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Cablegate: Working to Accomodate Religious Minorities

VZCZCXRO6965
OO RUEHDBU RUEHIK RUEHPW RUEHYG
DE RUEHBUL #3602 2961250
ZNR UUUUU ZZH
O 231250Z OCT 07
FM AMEMBASSY KABUL
TO RUEHC/SECSTATE WASHDC IMMEDIATE 1068
INFO RUCNAFG/AFGHANISTAN COLLECTIVE PRIORITY
RHEHAAA/NATIONAL SECURITY COUNCIL WASHINGTON DC PRIORITY
RUCNDT/USMISSION USUN NEW YORK PRIORITY 4256
RUMICEA/USCENTCOM INTEL CEN MACDILL AFB FL PRIORITY
RUEKJCS/SECDEF WASHINGTON DC PRIORITY
RUEKJCS/OSD WASHINGTON DC PRIORITY
RUEAIIA/CIA WASHINGTON DC PRIORITY
RUEKJCS/JOINT STAFF WASHINGTON DC PRIORITY
RHEFDIA/DIA WASHINGTON DC PRIORITY

UNCLAS KABUL 003602

SIPDIS

SIPDIS

DEPT FOR SCA.FO DAS GASTRIGHT, SCA/A,G/IWI
STATE PASS TO USAID FOR AID/ANE
NSC FOR JWOOD
OSD FOR KIMMETT

E.O. 12958: N/A
TAGS: KPOL KIRF PREL PHUM AF
SUBJECT: WORKING TO ACCOMODATE RELIGIOUS MINORITIES


1. (SBU) Summary: Hindu and Sikh leaders recently contacted
Human Rights Officer to register a complaint that local
Afghan residents had restricted ritual cremation rites. The
Afghan Ministry of Hajj and Islamic affairs assured us that
it will work with this small religious minority to balance
its needs against the interests of the larger community.
This incident sheds light on how nascent Afghan government
institutions are beginning to execute their responsibility to
protect minority rights. End summary.

SIKHS AND HINDUS IN THE AFGHAN CONTEXT
======================================

2. (SBU) Post Human Rights Officer recently met with Atwar
Singh and Ronder Singh, the chief representatives of the
Hindu and Sikh communities in Kabul. Both men were born in
Afghanistan and speak Dari, Pashto and Urdu. They requested
the meeting over a September 27 case in which local Muslims
blocked the ritual cremation of the corpse of an elderly
Hindu man, saying the ceremony would pollute the air and
frighten the children. Messrs. Singh told Human Rights
Officer the history of Hindus and Sikhs in Afghanistan,
saying that both groups made up a significant part of
Afghanistan,s population in the past, but that numbers had
begun to drop in the 1970s and that there are now about 500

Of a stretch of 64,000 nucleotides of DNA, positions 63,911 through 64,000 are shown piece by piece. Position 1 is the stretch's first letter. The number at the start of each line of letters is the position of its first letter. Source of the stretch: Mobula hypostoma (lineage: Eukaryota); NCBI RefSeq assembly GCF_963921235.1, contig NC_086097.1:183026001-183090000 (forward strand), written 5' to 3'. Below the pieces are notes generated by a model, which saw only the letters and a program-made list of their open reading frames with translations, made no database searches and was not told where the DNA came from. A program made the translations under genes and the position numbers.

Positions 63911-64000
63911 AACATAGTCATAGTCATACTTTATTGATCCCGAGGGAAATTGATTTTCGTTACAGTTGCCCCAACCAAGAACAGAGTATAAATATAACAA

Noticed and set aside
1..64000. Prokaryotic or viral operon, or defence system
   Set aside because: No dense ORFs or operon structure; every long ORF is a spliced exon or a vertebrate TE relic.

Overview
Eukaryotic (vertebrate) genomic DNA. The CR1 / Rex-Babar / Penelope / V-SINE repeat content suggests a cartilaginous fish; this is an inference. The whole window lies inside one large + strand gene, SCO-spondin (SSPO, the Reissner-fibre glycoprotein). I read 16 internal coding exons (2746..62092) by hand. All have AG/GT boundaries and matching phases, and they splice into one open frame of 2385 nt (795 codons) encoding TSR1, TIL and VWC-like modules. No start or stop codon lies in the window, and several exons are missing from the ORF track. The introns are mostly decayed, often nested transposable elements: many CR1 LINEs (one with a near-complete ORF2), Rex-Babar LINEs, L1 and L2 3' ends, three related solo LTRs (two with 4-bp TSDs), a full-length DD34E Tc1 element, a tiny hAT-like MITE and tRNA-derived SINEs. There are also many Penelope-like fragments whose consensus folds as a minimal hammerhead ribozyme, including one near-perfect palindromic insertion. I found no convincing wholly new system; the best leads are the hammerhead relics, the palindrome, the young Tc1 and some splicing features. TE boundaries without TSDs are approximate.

Hindus and Sikhs living in Afghanistan, mostly in Kabul.
During the 1990s, waves of attacks on Hindu temples by
ordinary Afghans complicated relations between the Sikhs and
their Afghan neighbors. Atwar Singh told Poloff that, under
the Taliban, security actually improved, but restrictions on
Sikhs increased. Sikhs and Hindus were shunned and made to
wear distinguishing clothing.

LAND DISPUTE AT ISSUE AS WELL
=============================

3. (SBU) Ronder Singh said he cremation issue is complicated
by a land dispute. The area where the Sikhs and Hindus live
and have their main temple -- Jada-e-Maiwand in southern
Kabul -- was granted to them in 1919 by then-Interior
Minister Arbatan Singh, but no clear title to the land
exists. Singh said that a petition was presented to local
authorities to build a modern crematory there but officials
suggested it be built much further out of Kabul.

MEASURED AFGHAN GOVT RESPONSE
=============================

4. (SBU) In an October 04 meeting with the Ministry of Haji
and Islamic Affairs, which is responsible for monitoring
religious freedom issues, Deputy Minister of Social Affairs
Qazi Sulaiman Hamid told Human Rights Officer that he knew of
the recent complaint, characterizing it as a neighborhood
dispute. He noted that Hindus and Sikhs had been allowed in
the past to burn their dead under special dispensation from
the ministry and that his ministry supported the Hindu and
Sikhs, desire to adhere to their customs. When Human Rights
Officer followed up on October 23, Hamid Edayatullah, the
director of the Religious Freedom Department, said that the
local residents who had blocked the September 27 cremation
had promised they would not interfere in future cremations,
and that there had been no further complaints to his ministry
from either Hindus or Sikhs.

5. (SBU) We will continue to reach out to the Hindus, Sikhs
and other minorities and encourage the ministry in its
efforts to protect the rights of religious minorities
generally.
WOOD

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